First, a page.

Philip Green’s Topshop and Topman chains slumped to a £505m loss last year as sales fell and the retail tycoon wrote down the value of two of his flagship brands.
Sales at the fashion brands fell 9% to £846.8m in the year to 1 September as they struggled to compete with the likes of Asos, H&M and Primark. In the UK sales fell by 9.8%.
Write-offs relating to loss-making stores and the unwinding of the Ivy Park athleisure joint venture with Beyoncé combined with the £161.3m write-off of inter-company debts to plunge Topshop/Topman to a £505m pre-tax loss, far ahead of the £3.8m loss the year before.
Topshop is the main business in Phillip Green’s Arcadia retail empire, which last week revealed dire figures. The revelation of poor performance at Arcadia’s biggest brand comes after Green’s holding company admitted there was “material uncertainty” about its ability to continue trading without new funds, after slumping to a £177.3m loss last year – including Topshop’s poor performance..
The history of Arcadia Group
When Sir Philip Green bought Arcadia, the retail group behind brands such as Topshop and Wallis, for £850m in 2002 he was already known as the king of the UK high street.
Green made his fortune by breaking up Sears, the group which once owned the Freemans catalogue and Miss Selfridge, before buying BHS in 2000. He became a household name after his family collected a £1.2bn dividend from Arcadia in 2005, the biggest corporate payout in UK history.
But in 2006 Topshop supremo Jane Shepherdson, the woman who put the brand on the fashion A-list, left amid rumours she was unhappy with Green’s management style. Her exit came just as Topshop teamed up with Kate Moss.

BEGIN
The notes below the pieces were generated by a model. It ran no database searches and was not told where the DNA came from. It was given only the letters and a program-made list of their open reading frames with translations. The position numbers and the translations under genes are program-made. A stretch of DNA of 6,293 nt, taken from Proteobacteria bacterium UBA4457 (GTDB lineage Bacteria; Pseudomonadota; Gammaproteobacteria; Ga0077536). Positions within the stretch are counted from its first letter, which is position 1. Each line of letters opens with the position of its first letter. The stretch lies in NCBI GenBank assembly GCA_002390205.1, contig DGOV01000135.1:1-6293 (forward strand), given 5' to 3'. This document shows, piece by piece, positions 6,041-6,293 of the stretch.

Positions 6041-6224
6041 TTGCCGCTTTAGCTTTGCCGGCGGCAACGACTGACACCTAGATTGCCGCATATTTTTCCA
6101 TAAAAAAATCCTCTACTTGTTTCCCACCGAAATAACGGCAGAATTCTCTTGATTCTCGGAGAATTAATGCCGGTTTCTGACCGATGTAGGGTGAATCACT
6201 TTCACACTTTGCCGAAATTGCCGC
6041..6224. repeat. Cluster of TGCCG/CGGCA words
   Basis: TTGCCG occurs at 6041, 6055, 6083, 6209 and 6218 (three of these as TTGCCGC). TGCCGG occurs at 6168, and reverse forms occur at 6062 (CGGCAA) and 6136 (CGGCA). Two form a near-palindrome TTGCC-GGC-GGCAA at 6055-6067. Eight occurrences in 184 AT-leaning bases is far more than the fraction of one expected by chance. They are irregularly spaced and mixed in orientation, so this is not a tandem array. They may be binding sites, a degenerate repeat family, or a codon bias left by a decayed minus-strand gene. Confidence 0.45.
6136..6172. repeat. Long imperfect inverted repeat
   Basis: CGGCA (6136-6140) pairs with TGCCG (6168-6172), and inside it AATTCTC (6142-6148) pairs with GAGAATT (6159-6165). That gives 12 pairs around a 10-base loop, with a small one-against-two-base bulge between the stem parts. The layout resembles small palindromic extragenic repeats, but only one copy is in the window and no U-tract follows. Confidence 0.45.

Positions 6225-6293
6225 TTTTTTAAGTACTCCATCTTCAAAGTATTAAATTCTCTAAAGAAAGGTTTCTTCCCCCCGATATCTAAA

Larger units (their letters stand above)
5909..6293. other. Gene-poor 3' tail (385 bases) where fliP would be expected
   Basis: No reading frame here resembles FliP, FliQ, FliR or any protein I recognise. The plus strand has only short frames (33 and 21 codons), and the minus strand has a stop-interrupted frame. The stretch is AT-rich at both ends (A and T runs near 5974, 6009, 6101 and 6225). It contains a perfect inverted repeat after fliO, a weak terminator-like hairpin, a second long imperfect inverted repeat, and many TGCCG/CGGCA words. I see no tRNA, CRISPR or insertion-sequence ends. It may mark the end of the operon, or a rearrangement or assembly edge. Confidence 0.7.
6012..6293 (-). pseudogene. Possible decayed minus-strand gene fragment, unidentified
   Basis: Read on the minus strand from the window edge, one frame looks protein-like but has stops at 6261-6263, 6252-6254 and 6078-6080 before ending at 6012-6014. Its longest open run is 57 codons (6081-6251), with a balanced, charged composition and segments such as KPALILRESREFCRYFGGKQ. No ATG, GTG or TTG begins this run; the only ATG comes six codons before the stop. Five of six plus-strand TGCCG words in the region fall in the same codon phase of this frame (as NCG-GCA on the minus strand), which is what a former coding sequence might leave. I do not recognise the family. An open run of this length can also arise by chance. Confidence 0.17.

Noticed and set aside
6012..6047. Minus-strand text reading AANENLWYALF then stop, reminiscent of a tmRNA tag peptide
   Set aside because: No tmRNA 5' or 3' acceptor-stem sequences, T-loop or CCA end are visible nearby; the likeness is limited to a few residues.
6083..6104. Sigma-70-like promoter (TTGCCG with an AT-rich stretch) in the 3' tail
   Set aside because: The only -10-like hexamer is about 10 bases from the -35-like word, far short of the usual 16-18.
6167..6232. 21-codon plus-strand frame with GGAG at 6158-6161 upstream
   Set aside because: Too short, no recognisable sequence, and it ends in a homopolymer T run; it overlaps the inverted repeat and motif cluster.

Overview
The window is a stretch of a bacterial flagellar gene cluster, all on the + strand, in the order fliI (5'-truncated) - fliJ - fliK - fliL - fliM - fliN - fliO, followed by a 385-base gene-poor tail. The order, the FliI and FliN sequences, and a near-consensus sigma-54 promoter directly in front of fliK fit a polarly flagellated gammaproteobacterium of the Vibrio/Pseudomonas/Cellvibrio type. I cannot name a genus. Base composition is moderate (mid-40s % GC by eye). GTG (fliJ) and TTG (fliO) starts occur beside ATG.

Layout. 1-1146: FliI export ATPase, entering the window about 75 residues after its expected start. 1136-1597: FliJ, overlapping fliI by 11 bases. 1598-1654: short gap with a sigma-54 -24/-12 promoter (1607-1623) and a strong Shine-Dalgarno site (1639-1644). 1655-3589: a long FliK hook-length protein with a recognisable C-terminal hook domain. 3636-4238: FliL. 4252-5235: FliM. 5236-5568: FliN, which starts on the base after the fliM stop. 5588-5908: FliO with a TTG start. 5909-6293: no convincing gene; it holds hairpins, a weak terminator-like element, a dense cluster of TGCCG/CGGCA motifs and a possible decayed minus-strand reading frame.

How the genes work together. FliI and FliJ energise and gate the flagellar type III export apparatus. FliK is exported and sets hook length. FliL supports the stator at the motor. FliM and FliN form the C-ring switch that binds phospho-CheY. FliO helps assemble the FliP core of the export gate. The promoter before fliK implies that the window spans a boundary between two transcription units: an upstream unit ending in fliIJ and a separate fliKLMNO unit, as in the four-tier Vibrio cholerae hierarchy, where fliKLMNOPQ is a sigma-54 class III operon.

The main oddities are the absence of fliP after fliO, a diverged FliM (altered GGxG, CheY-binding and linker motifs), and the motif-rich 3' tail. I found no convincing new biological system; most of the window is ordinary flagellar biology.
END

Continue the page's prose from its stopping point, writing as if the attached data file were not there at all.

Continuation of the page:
The Croydon-born model helped front Topshop’s expansion into the US in 2009 where Green pledged to build a billion-dollar business. Three years later US private equity firm Leonard Green bought a 25% stake in Topshop for a reported £350m.
Topshop and Arcadia’s other brands were slow to adapt to online shopping, however, and faced increasing competition from cheaper rivals, including Asos, H&M and Primark. AS sales fell, the group’s pension deficit rose. The collapse of BHS in 2016, shortly after Green had sold it to a serial bankrupt for £1, also dented his reputation.
Arcadia recently bought back Leonard Green’s stake in Topshop for virtually nothing. The group warned it could collapse if landlords did not back a rescue plan involving closing 50 stores and rent cuts. The plan was approved after landlords were promised a 20% stake in any sale of the business. The Green family also pledged to pump £100m into the group’s ailing pension scheme.
Taveta Investments, the owner of Arcadia Group, which is the parent of high street brands including Miss Selfridge, Wallis and Evans, said difficulties refinancing a £310m loan on Topshop’s Oxford Street store, due to expire in December, could mean it would have to raise new funds.
Green’s retail empire staved off collapse in June after winning backing from creditors for a rescue plan that involved the closure of about 50 stores, 1,000 redundancies and rent cuts of up to 50%.
Accounts filed at Companies House on Thursday show the scale of the problems for Topshop and Topman. Sales fell by early 16% in the US, where Topshop’s stores are now closed after being put into administration. Even before those closures, the accounts reveal that the chains employed about 900 fewer staff.